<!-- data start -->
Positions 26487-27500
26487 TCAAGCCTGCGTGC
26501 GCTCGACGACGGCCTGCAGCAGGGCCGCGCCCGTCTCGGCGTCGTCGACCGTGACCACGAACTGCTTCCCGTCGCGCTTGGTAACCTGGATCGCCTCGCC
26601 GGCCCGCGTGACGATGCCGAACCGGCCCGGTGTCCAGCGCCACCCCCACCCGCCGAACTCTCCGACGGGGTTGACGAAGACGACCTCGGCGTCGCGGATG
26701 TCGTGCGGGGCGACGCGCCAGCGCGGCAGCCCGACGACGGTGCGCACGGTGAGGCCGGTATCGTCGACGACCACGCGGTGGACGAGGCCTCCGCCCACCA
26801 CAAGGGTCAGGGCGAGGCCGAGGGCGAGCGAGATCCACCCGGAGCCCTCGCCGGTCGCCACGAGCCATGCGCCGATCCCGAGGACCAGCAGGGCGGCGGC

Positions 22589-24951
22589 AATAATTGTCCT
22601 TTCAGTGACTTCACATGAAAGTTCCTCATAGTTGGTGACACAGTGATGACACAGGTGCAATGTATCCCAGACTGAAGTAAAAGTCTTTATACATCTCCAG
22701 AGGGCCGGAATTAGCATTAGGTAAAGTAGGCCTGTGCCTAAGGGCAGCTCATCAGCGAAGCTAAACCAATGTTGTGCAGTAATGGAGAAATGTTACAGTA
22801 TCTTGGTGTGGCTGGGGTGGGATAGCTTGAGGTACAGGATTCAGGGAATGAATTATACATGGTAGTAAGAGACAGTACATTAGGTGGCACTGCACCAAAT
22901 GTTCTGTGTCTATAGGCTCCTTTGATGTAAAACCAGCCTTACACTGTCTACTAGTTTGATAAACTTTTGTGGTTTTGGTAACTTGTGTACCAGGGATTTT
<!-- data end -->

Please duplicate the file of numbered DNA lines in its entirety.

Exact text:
Positions 26487-27500
26487 TCAAGCCTGCGTGC
26501 GCTCGACGACGGCCTGCAGCAGGGCCGCGCCCGTCTCGGCGTCGTCGACCGTGACCACGAACTGCTTCCCGTCGCGCTTGGTAACCTGGATCGCCTCGCC
26601 GGCCCGCGTGACGATGCCGAACCGGCCCGGTGTCCAGCGCCACCCCCACCCGCCGAACTCTCCGACGGGGTTGACGAAGACGACCTCGGCGTCGCGGATG
26701 TCGTGCGGGGCGACGCGCCAGCGCGGCAGCCCGACGACGGTGCGCACGGTGAGGCCGGTATCGTCGACGACCACGCGGTGGACGAGGCCTCCGCCCACCA
26801 CAAGGGTCAGGGCGAGGCCGAGGGCGAGCGAGATCCACCCGGAGCCCTCGCCGGTCGCCACGAGCCATGCGCCGATCCCGAGGACCAGCAGGGCGGCGGC

Positions 22589-24951
22589 AATAATTGTCCT
22601 TTCAGTGACTTCACATGAAAGTTCCTCATAGTTGGTGACACAGTGATGACACAGGTGCAATGTATCCCAGACTGAAGTAAAAGTCTTTATACATCTCCAG
22701 AGGGCCGGAATTAGCATTAGGTAAAGTAGGCCTGTGCCTAAGGGCAGCTCATCAGCGAAGCTAAACCAATGTTGTGCAGTAATGGAGAAATGTTACAGTA
22801 TCTTGGTGTGGCTGGGGTGGGATAGCTTGAGGTACAGGATTCAGGGAATGAATTATACATGGTAGTAAGAGACAGTACATTAGGTGGCACTGCACCAAAT
22901 GTTCTGTGTCTATAGGCTCCTTTGATGTAAAACCAGCCTTACACTGTCTACTAGTTTGATAAACTTTTGTGGTTTTGGTAACTTGTGTACCAGGGATTTT